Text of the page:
H: I won't say standing on the self-awareness, for it is something original. Besides, it is no mere individual self-awareness, but the original self-awareness of all human beings. In that sense it includes systems; it is not anything apart from systems. Since it includes systems, they become the kind of systems in which there is "No Hindrance among Particulars."

Ishii: But when we think of the present-day world, we face the situation in which human beings' social mode of being is far from that kind of original way of being.

For example, it will be a long way to go for such capitalist countries as the United States and Japan as well as communist countries like the Soviet Union and those in the Eastern Europe to become societies that have such self-awareness.

H: Yes. Since it is a long way to go, a Sollen("what one should do") comes into being, that there should be the kind of system we mean.

Ishii: Such Sollen seems to be at once social and religious, since it means that all human beings become their original way of being.

In our possessing some property and even our having our bodies to exist here, there already is the individual aspect connected with the whole aspect, so that what ultimately contradict each other are established, connected as one. Your so-called ultimate antinomy is....

(II 7) Humankind Facing the Ultimate Antinomy of the World-Existence -- the Fundamental Koan

H: Yes, you are right. In a common usage ultimate antinomy is of the nature of logic or value, but what I mean is the ultimate antinomy of existence. It is the kind of ultimate antinomy which includes that of value. It is rather the ultimate antinomy of all that has come to the deadlock. And that is what is meant by the Zen expression, "a Great Death."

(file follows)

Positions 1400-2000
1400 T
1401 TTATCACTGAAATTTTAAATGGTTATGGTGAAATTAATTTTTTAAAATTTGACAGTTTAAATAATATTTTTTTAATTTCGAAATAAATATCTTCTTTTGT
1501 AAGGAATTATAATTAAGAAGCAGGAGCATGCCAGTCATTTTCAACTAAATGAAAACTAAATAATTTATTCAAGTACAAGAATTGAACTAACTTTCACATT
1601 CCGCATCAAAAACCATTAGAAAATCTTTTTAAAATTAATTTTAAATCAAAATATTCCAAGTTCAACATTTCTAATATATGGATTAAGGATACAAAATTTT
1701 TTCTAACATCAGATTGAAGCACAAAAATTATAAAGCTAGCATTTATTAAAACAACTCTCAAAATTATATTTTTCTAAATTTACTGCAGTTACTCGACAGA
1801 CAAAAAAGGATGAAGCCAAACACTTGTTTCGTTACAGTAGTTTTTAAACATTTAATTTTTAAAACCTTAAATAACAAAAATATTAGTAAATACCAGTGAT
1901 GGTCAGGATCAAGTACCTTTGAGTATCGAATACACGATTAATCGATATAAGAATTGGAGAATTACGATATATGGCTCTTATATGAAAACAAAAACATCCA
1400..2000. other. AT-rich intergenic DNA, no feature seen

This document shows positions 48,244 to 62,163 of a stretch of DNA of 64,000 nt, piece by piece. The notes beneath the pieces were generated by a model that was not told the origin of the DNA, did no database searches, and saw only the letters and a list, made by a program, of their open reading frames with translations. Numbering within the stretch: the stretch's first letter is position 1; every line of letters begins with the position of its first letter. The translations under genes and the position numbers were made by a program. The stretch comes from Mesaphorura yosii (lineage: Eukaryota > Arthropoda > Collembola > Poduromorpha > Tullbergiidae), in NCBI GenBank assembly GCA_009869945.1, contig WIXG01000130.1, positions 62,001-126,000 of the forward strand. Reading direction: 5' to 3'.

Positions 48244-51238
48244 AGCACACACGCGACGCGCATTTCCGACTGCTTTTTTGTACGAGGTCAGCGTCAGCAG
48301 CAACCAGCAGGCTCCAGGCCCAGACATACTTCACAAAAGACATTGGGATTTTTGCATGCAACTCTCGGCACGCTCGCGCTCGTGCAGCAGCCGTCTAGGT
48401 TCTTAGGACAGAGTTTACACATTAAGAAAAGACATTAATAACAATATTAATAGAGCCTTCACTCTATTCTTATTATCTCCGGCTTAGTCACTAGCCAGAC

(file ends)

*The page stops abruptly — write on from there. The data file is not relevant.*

Methodically speaking, it is the way of Zen practice with koan to drive oneself into a corner. That is why I advocate a "fundamental koan," in consideration of the basic way of being of koan practice. By "fundamental koan" I mean the ultimate antinomy of existence.

There are many kinds of koan, and all of them, in a way, can be reduced to the ultimate antinomy of existence. Their being reduced to the latter is what I call "fundamental koan."

Nowadays everyone seems to think that one must go through many cases of koan. After going through Master Zhaozhou's "Wu (No)" or Hakuin's "Sound of a Single Hand," practitioners are expected to accumulate koan practices one after another, and "the Great Matter is Finished" at the final stage which may come in some future. How can there be such a ludicrous thing? (Laughter) That should not be the case. If one has solved one basic "fundamental koan," one will be able to solve all the others. That ought to be the case.

Ishii: "Finishing the Great Matter" comes at the beginning, you mean?

H: Yes, it comes at the beginning, and that is the end, to tell the truth. "A Great Death" should naturally be followed by "Resuscitating after Exhaustion."

"The Sound of a Single Hand" cannot be one of various particulars. It has its value because listening to the sound of a single hand has come to be the "fundamental koan." If this were not the case, then a practitioner must go through Master Zhaozhou's "Wu" after Master Hakuin's "Sound of a Single Hand," and then must go through another case of koan. But this manner of practice is basically wrong. This is my criticism of the present-day koan-practice. (Laughter) It is no wonder that Soto-zen practitioners reasonably criticize the Rinzai-zen practice as an up-ladder zen.